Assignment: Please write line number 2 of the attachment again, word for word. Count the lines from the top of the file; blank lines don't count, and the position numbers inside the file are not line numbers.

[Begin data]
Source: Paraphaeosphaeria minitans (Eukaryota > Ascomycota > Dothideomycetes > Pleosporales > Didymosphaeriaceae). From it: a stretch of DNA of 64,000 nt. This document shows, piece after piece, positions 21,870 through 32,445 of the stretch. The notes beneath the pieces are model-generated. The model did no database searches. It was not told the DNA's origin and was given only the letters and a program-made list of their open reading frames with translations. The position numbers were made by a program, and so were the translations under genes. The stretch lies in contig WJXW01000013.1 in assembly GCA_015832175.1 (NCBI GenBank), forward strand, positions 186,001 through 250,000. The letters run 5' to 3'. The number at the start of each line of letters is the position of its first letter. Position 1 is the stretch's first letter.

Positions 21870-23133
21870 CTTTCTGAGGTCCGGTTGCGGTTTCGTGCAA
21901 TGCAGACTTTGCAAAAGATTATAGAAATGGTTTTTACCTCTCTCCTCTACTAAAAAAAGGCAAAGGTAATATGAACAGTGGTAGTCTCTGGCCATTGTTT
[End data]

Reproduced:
Positions 21870-23133